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In the Name of God بسم الله

Ibn Al-Ja'abi

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Ibn Al-Ja'abi last won the day on February 3 2019

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About Ibn Al-Ja'abi

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    Abu Bakr Muhammad ibn Umar Al-Ja'abi
  • Birthday 11/10/1997

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    دين على

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  1. Islam, and subsequently its active participle, Muslim, acquired a distinct meaning of "surrender" in Arabic. In other Central Semitic languages -- Hebrew and Aramaic -- the verb has more the meaning to hand something over or to complete. In Hebrew, there is no "if'aal" verb stem, rather the hiph'iil stem, in which you have של''ם appear as השלים (to complete, preform, make an end of), in Aramaic you have in some varieties a he-prefix (haphel) and in other varieties an aleph-prefix (aphel). So we find in Syriac, for example, ܐܫܠܡ meaning to deliver or hand over. So while these words do have cognates, the usage and meaning isn't the same between them (that isn't to say they have the original meaning or Arabic does, since we can't look at their ancestor to find out how it would've used the ancestor word seeing as the ancestor of these languages didn't have any records). Kafir being the active participle of kafara does have cognates in Hebrew and Aramaic, Hebrew in the Piel stem (cognate to the Arabic bab taf'iil and Aramaic pael stem) had kipper meaning to cover and of course the word Kippuur (as in Yom Kippur) is cognate with Arabic كفارة (kaffara), at least in usage as they mean the same thing. In Aramaic kfar means to deny which also has a similar conceptual meaning to the theological usage of the word in Arabic. And as for shahada, in both Hebrew and in Aramaic cognates exist, שהד (śāhēδ) and שהד or ܐܣܗܕ respectively. Though for Hebrew, I've observed the word עד is more common. And the reason for the differences between shalom and salam have to do with sound changes, in Arabic the pronunciation of sibilants (the sounds s, sh, and ś fall into) shifted around as the proto-Semitic ś was lost (yes, Arabic did lose sounds and change the pronunciation of others, e.g. s might've been more of an affricate than a sibilant, so a /ts/). So /sh/ shifted to a /s/ in Arabic, while in Hebrew and other Canaanite languages there was a shift in long /a/ to a long /o/, so the active participle shifted for example from pā'il to pō'ēl. In certain environments as well short vowels elongated as well based on stress, taking us from earlier *šalām to šālōm. There's been an excellent PhD thesis written about the development of Biblical Hebrew vowels by Benjamin Suchard, now at Leiden University, I've really breezed over complex sound changes for the sake of simplicity so if you want a full treatment of this subject, refer to him and refer to Ahmad Al Jallad (formerly at Leiden University and now I believe at Ohio) for the development of Old Arabic, also to Marijn van Putten -- the latter of which I've been in contact with for a couple of years now. I had to express disappointment that whenever we Muslims engage with other classical languages this is the sort of level of discussion. I'm going to ignore mistakes he made when talking about sound mergers and just address his main argument. Biblical Hebrew managed to preserve a distinction that Arabic lost altogether by the time of the Quran, the phoneme /ś/ (Welsh double L), but it doesn't mean that for preserving it, at least in writing, that there was somehow an edge that makes it objectively better in a way than Arabic. And the ambiguities between ḥārash to till and ḥārash to be silent are still preserved in context, which is the arbitrator in any such instance and works to obviously disambiguate the various meanings Arabic words can have as well. It doesn't really speak to the quality of the language let alone whether they are capable of carrying a "linguistic miracle". And I think this is another instance showing what makes demonstrating this a silly task, we need to count how many ways Arabic is a superior language, a concept no linguist would endorse, to show how it was capable of transmitting a linguistic miracle, and we demonstrate that by counting how many rhetorical devices are in a passage. It really lacks the sort of objectively miraculous quality that one would expect.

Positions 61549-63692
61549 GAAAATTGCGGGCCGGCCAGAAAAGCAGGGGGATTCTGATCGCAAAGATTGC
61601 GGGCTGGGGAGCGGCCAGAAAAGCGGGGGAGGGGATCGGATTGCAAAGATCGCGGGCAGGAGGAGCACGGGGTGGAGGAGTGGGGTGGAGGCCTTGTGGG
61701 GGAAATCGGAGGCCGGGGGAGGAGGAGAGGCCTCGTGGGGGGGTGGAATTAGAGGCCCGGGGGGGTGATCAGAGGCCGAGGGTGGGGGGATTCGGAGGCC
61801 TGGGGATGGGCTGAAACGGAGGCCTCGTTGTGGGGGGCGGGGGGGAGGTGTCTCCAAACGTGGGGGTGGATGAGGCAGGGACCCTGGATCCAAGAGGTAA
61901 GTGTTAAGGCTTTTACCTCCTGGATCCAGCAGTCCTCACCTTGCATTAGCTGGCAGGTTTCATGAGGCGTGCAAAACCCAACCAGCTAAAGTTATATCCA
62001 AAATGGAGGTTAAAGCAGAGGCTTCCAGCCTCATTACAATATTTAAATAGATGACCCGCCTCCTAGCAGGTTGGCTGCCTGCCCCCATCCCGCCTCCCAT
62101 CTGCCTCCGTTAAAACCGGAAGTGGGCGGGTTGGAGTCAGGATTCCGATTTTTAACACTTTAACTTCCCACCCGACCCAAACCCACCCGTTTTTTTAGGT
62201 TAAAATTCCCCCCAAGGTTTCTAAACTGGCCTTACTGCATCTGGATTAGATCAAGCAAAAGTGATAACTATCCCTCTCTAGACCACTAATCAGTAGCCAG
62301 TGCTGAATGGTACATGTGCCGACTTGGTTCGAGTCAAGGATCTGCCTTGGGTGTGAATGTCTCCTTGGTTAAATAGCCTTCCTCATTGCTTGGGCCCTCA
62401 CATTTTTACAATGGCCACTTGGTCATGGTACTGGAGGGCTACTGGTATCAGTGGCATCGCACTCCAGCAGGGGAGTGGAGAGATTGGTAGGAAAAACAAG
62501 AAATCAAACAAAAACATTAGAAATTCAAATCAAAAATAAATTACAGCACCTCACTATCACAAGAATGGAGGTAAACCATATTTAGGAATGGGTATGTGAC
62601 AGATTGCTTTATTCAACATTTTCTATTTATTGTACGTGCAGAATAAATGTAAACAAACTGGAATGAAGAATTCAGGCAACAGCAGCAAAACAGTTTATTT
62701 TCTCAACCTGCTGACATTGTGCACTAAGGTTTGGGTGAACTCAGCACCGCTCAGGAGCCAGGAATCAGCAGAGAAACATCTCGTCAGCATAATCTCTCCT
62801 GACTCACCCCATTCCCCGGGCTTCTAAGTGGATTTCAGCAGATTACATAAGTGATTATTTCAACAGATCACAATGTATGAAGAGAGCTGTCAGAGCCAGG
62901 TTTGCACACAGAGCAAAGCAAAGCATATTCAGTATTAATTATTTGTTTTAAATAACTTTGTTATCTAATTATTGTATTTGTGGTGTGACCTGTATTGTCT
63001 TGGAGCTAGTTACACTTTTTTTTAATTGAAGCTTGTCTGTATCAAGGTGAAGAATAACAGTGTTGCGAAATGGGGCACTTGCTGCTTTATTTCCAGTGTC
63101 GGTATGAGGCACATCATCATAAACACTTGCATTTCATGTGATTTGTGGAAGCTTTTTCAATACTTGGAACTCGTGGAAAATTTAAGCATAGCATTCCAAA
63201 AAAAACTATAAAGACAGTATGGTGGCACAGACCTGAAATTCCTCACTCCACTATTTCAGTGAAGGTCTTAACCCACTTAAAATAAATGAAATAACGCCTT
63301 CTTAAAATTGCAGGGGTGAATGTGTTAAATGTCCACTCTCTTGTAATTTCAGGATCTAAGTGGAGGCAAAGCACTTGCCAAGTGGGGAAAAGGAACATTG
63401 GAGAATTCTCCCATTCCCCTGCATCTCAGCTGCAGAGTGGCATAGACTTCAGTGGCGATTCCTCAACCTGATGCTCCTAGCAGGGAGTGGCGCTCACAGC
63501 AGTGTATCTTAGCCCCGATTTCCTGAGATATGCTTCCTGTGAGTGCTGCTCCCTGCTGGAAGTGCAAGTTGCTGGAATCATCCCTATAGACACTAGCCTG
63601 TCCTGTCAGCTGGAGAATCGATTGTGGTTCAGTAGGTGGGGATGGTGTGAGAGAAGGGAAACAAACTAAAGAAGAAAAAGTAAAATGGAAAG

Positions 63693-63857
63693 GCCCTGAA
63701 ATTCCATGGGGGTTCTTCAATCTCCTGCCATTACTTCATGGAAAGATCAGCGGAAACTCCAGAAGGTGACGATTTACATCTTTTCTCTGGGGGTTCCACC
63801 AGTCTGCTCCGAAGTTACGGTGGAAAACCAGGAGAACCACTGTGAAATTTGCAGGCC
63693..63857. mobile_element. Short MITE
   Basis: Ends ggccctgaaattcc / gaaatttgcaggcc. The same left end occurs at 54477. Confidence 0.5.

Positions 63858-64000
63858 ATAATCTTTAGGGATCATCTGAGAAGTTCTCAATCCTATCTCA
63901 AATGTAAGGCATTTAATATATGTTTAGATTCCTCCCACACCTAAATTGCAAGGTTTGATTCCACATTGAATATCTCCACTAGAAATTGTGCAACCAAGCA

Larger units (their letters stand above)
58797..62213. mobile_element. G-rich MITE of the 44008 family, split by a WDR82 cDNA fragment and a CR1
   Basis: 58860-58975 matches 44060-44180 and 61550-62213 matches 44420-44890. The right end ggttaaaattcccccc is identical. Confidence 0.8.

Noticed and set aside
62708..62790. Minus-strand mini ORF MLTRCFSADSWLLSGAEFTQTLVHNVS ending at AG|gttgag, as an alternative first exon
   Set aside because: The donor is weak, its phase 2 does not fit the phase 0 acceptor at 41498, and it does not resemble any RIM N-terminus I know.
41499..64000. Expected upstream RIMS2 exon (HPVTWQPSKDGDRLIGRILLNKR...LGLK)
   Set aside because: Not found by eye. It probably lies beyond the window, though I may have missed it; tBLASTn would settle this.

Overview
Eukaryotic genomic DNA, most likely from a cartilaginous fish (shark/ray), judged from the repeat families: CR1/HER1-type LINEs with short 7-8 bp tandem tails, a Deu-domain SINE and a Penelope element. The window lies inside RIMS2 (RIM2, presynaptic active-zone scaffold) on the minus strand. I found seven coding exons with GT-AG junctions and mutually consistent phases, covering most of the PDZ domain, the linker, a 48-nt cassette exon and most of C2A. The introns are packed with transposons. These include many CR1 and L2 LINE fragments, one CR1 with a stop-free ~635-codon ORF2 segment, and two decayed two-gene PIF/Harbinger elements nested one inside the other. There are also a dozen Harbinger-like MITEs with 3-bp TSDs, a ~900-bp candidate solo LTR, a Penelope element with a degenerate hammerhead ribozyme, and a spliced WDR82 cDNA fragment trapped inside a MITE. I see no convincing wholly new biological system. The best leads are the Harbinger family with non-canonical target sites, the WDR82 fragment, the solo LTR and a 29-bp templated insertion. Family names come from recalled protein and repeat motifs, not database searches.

2. Salams, Excellent recommendations. You really cannot get better than Seeing Islam as Others Saw It, I was going to recommend it myself -- in his book In God's Path, Hoyland applies the methodologies he discusses in Seeing Islam to construct a narrative of the early Islamic conquests, OP might also wish to read this book (though it deals with the conquests). The testimony of pseudo-Sebeos also answers the question of the OP since it demonstrates that there was a religion this Muhammad came with. OP might also be interested in The Seventh Century in Western-Syriac Chronicles by Andrew Palmer and When Christians First Met Muslims by Michael Penn. Also of interest is recent publication by Sean Anthony, Muhammad and the Empires of Faith. While they are great books to own, academic publications are sold for eye-watering prices. I recommend downloading the above books from library genesis for the moment at least. All of them should be up except for Anthony's book (which I imagine will take some time).